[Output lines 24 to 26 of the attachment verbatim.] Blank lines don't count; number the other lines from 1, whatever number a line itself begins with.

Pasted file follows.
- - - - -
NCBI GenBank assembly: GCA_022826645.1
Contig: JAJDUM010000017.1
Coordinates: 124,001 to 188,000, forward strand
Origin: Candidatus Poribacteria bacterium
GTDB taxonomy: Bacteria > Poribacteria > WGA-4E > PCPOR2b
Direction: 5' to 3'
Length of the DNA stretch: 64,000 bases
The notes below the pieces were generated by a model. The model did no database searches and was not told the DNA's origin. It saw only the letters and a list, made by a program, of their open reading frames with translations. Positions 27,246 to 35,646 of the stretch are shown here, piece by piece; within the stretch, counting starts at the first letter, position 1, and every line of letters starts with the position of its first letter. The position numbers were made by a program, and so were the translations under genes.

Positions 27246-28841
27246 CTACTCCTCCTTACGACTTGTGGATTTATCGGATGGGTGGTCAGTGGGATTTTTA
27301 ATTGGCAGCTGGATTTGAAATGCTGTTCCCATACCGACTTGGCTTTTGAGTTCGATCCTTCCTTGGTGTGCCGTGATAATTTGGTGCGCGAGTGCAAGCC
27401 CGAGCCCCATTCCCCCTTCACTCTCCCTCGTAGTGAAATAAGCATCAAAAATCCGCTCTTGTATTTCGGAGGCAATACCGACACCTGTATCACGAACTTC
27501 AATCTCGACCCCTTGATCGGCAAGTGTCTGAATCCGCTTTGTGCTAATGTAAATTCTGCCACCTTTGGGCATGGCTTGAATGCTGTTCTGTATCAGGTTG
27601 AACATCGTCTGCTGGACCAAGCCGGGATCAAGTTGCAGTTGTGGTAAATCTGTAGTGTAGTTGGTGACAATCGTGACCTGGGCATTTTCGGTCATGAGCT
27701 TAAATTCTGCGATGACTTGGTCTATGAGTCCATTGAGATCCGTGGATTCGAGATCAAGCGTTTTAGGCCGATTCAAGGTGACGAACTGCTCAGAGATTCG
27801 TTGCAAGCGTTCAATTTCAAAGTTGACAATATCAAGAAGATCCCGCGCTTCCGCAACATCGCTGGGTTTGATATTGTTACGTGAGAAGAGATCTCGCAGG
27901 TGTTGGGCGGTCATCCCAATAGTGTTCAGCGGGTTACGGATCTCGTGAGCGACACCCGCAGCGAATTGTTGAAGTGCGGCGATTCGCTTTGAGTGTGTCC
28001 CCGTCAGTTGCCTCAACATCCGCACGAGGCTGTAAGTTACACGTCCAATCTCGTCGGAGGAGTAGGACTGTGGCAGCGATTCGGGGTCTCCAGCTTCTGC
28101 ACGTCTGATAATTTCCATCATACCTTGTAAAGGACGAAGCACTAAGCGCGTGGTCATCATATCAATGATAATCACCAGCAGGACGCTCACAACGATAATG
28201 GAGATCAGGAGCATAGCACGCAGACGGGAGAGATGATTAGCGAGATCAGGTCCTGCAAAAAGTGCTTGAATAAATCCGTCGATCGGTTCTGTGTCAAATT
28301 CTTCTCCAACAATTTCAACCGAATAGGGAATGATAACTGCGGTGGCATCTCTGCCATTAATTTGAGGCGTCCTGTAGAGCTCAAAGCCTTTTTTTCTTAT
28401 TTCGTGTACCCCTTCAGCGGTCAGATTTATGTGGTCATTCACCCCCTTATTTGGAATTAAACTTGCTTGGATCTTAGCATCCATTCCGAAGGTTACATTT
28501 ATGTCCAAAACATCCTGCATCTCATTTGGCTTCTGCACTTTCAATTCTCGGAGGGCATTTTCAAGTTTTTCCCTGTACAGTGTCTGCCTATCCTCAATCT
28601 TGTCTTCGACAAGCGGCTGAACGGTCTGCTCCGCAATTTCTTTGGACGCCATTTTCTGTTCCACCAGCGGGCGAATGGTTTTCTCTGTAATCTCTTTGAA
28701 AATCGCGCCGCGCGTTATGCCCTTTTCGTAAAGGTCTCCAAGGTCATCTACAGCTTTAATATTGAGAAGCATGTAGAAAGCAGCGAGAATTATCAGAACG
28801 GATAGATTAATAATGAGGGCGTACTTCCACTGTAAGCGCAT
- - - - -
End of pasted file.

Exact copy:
28601 TGTCTTCGACAAGCGGCTGAACGGTCTGCTCCGCAATTTCTTTGGACGCCATTTTCTGTTCCACCAGCGGGCGAATGGTTTTCTCTGTAATCTCTTTGAA
28701 AATCGCGCCGCGCGTTATGCCCTTTTCGTAAAGGTCTCCAAGGTCATCTACAGCTTTAATATTGAGAAGCATGTAGAAAGCAGCGAGAATTATCAGAACG
28801 GATAGATTAATAATGAGGGCGTACTTCCACTGTAAGCGCAT